Malaria Redux: The History and Ethics of Malaria Eradication and Control Campaigns in Tropical Africa

During the 1950s, colonial malariologists, in conjunction with experts from the World Health Organization, set up malaria eradication pilot projects across tropical Africa. They deployed new synthetic insecticides such as DLD, HCH, and DDT, and new antimalarials, such as chloroquine and pyrimethamine, in an effort to establish protocols for eradication. These efforts 'protected' some fourteen million Africans. Yet by the early 1960s, the experts concluded that eradication was not feasible, and the pilot projects were disbanded.

Measuring Quality of Life Among Ancient Roman Populations

Presented by Kim Bowes (University of Pennsylvania) on Dec. 2, 2011 at the Center for Historical Research, Ohio State. This talk will focus the problems of applying data from the ancient world to modern metrics for quality of life, and offer some solutions, looking particularly data on the rural poor. The Roman rural poor are typically assumed to have had very low quality of life by any number of indeces, particularly climatic and agricultural factors that lead to a precarious subsistence living, low life expectancy, and only very distant ties to a market economy which limited income.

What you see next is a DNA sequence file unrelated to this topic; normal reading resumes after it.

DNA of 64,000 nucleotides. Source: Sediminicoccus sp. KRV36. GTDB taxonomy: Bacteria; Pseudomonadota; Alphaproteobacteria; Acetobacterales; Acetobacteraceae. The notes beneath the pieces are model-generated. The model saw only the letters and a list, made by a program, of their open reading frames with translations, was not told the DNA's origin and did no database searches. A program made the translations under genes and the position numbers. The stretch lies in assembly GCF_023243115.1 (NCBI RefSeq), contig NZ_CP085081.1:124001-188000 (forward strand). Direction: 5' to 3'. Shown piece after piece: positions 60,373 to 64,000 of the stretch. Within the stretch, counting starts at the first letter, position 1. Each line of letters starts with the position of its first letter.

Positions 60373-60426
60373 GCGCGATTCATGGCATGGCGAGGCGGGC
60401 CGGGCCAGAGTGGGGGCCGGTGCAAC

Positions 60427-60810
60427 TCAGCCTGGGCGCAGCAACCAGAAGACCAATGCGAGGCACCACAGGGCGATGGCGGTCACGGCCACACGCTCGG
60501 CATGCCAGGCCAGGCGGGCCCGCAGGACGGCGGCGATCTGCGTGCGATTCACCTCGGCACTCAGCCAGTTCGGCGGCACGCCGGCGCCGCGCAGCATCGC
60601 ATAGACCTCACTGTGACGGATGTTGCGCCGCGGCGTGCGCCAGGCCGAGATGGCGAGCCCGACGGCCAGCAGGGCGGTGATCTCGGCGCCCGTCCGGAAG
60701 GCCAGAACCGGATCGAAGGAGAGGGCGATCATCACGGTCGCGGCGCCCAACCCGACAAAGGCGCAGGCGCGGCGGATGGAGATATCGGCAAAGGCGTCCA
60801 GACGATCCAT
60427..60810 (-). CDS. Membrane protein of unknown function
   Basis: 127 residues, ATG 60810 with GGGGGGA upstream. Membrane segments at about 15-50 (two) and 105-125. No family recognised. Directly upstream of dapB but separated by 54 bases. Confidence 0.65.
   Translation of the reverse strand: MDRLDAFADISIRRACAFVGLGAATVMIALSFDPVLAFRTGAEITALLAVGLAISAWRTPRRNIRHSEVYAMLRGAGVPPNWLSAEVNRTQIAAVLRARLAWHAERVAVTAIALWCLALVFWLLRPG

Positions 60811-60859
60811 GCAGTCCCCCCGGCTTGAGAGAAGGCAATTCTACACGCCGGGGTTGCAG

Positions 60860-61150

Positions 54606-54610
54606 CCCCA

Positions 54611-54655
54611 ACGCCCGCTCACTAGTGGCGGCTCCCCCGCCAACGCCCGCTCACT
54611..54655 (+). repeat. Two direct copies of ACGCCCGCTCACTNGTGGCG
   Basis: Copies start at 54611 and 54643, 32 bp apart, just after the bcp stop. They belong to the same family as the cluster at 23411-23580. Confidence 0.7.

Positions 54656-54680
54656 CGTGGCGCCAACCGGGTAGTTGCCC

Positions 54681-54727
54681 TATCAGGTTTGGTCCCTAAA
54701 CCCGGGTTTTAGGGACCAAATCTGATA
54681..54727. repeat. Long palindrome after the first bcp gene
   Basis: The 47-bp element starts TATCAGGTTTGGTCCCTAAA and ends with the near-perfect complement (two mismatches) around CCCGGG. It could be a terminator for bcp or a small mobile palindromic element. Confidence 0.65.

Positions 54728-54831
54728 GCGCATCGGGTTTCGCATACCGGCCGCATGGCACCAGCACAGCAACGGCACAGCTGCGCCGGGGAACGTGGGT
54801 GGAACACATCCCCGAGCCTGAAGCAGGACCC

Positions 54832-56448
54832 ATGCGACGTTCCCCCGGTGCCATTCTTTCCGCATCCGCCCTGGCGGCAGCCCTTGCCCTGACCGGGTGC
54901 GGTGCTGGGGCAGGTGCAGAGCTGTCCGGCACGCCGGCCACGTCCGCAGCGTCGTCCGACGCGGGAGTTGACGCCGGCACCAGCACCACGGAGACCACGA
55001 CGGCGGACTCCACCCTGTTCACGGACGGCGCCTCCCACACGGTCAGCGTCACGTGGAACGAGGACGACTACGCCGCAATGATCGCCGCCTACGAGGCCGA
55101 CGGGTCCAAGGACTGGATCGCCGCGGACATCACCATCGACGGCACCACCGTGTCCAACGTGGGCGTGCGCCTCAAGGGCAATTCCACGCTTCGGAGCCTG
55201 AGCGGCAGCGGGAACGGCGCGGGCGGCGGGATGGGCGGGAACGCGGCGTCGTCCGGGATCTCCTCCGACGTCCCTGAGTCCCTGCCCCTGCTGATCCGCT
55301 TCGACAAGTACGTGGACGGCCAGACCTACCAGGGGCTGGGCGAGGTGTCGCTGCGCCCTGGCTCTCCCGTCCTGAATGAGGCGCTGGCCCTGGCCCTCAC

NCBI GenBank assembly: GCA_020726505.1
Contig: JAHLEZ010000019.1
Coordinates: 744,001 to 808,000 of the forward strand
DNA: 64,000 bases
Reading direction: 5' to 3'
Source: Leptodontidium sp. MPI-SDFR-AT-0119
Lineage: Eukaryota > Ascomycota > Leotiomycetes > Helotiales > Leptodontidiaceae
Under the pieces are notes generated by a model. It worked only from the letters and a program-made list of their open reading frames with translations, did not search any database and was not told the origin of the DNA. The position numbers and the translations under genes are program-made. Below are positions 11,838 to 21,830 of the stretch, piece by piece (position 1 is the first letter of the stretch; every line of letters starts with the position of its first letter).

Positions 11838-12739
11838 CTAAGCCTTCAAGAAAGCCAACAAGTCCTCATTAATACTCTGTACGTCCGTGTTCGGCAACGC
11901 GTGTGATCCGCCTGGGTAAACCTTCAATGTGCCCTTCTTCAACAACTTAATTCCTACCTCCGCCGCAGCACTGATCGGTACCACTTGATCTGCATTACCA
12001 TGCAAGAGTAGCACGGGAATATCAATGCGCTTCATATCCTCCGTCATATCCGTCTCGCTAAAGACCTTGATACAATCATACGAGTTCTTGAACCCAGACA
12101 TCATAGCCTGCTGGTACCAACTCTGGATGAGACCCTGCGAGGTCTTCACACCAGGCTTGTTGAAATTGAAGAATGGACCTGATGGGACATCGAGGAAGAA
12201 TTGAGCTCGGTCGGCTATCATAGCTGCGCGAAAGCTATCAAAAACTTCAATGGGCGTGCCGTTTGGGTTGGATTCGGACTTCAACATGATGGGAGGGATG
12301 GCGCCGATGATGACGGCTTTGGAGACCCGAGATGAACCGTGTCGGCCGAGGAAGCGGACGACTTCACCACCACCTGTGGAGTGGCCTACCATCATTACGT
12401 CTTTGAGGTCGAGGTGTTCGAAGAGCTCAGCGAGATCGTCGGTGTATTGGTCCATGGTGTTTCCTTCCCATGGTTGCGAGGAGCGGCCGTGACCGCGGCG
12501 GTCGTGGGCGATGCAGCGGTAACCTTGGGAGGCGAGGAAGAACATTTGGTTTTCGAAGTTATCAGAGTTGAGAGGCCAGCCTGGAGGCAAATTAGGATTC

Mendeleev's Periodic Table

In March 1869, Mendeleev delivered a full paper to the Russian Chemical Society spelling out the most significant aspect of his system, that characteristics of the elements recur at a periodic interval as a function of their atomic weight. This was the first iteration of the periodic law. Come along with us as we explore the history of the periodic table of elements.

Mental Health and American Society (a History Talk podcast)

Recent mass shootings have turned American attention to the nation’s mental health system, its perceived failings, and it's potential to stem the tide of mass violence. However, Americans have a long history of pointing to mental illness as a panacea for solving social problems and an equally lengthy history of criticizing the treatment of those considered mentally ill.

Migration (Global Mobility Project Podcasts)

This series of podcasts was created by the Global Mobility Project at Ohio State University. Global mobility is a defining issue for the 21st century. The project integrates the expertise of five Ohio State University faculty members - Vera Brunner-Sung, Jeffrey Cohen, Theodora Dragostinova, Yana Hashamova, and Robin Judd - working on global mobility from the perspectives of anthropology, history, literature, film/media studies, and filmmaking. Focusing on two main research questions, 'what does it mean to leave home' and 'how do communities accept newcomers,' we foster the exchange of ideas on campus, engage students in and outside the classroom, and forge connections with the wider community in Columbus and beyond.

Mini-conference on Health and Disease in Africa

"Gland-feelers, Researchers, and Elusive Patients: Perspectives on Sleeping Sickness Control in East Africa" presented by Mari Webel, Postdoctoral Fellow in African studies and Global Health, Emory Univeristy at the Center for Historical Research, Department of History, The Ohio State University on Feb. 1, 2013.

Mr. Civil Rights

Created by Katherine O'Harra. This video is a digital project completed as part of Professor Lilia Fernandez's History 4015: Research in Modern U.S. History course at Ohio State University in the spring of 2015.